orientate

EnglishEdit

EtymologyEdit

Back-formation from orientation.

VerbEdit

orientate (third-person singular simple present orientates, present participle orientating, simple past and past participle orientated)

  1. (Britain, New Zealand, Australia, intransitive) To face a given direction.
  2. (Britain, New Zealand, Australia, reflexive) To determine one's position relative to the surroundings; to orient (oneself).
    He came out of the station and took some time to orientate himself.
  3. To arrange in order; to dispose or place (a body) so as to show its relation to other bodies, or the relation of its parts among themselves.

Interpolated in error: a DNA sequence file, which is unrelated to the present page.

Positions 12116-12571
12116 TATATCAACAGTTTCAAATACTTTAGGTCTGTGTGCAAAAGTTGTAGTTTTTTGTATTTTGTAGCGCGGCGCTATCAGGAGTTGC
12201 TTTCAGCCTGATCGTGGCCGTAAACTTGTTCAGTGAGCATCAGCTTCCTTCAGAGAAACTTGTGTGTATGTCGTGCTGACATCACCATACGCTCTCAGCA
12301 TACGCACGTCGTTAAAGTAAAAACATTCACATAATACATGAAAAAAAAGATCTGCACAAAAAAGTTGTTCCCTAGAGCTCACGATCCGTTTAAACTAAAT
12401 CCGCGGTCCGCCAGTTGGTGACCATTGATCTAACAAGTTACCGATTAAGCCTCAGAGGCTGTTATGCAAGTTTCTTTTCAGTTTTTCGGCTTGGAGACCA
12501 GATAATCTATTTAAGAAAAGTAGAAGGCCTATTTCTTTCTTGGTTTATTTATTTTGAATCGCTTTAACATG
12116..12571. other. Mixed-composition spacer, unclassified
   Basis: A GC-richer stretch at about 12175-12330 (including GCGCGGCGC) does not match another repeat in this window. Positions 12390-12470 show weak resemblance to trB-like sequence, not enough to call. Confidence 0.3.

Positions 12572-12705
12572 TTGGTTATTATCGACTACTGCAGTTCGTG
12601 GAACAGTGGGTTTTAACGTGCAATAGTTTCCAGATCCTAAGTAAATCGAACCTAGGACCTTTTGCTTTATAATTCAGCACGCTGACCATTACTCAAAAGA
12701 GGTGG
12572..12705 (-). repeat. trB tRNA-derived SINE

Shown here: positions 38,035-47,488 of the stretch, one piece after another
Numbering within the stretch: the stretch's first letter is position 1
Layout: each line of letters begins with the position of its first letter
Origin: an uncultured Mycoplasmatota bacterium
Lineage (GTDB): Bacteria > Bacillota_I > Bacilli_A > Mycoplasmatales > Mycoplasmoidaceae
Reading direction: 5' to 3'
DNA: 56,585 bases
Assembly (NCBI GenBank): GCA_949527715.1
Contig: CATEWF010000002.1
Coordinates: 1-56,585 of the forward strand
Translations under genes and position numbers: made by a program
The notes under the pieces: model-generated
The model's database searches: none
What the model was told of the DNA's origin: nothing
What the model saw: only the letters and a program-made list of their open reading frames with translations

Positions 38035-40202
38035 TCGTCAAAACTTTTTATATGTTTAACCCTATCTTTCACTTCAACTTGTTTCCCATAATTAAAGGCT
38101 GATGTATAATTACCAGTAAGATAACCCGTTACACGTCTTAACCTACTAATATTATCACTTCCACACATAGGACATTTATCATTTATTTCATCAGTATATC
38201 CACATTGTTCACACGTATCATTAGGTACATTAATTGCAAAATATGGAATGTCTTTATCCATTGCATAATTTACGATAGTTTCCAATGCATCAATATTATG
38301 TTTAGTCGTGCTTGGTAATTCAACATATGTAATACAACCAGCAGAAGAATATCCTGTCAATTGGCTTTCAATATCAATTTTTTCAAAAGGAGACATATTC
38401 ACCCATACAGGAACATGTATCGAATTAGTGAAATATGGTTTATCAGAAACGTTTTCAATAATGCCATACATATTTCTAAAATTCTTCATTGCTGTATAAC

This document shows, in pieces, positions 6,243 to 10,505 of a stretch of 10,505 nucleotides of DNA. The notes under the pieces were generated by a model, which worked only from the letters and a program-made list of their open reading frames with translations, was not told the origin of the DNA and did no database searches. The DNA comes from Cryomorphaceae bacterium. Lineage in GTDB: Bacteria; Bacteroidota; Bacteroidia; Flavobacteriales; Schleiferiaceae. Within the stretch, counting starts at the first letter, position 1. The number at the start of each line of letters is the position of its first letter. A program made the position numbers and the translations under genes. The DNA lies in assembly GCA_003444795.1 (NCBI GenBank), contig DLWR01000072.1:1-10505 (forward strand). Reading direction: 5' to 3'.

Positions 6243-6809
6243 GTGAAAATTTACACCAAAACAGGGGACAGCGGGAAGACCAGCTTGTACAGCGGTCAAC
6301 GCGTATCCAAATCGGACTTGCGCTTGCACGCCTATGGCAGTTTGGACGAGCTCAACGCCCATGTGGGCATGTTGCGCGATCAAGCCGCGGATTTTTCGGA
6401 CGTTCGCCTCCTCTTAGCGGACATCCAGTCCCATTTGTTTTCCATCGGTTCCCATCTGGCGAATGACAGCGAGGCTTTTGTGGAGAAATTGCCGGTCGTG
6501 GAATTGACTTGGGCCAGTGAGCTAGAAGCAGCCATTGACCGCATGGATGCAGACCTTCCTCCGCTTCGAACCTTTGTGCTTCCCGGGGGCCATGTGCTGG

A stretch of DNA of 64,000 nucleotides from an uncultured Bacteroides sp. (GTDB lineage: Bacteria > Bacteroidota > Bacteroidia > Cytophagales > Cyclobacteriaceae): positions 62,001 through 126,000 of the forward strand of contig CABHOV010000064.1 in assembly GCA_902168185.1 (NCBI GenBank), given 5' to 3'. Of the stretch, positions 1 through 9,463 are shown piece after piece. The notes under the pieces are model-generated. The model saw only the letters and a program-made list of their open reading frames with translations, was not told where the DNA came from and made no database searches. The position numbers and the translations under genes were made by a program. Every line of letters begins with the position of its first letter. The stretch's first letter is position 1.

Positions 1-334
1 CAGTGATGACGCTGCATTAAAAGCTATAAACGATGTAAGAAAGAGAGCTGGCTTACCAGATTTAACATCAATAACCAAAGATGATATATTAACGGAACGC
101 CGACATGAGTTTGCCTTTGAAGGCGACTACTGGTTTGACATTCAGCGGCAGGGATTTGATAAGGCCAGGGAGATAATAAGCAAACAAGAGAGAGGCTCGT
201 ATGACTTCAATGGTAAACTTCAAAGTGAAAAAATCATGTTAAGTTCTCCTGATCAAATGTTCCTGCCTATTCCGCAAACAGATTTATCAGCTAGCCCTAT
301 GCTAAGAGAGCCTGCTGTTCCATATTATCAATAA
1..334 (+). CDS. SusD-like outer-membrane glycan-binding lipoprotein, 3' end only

• 1848, James Dwight Dana, Manual of Mineralogy
      The one preferred is to make the dominant forms first order, that is, orientated in such a way as to intersect both horizontal crystallographic axes.
  4. (Britain, New Zealand, Australia, transitive) To position (something), to align relative to a given position.
    Try to orientate your students towards the science subjects.
  5. (archaic) To move or turn toward the east; to veer from the north or south toward the east.

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ItalianEdit

VerbEdit

orientate

  1. second-person plural present indicative of orientare
  2. second-person plural imperative of orientare
  3. feminine plural of orientato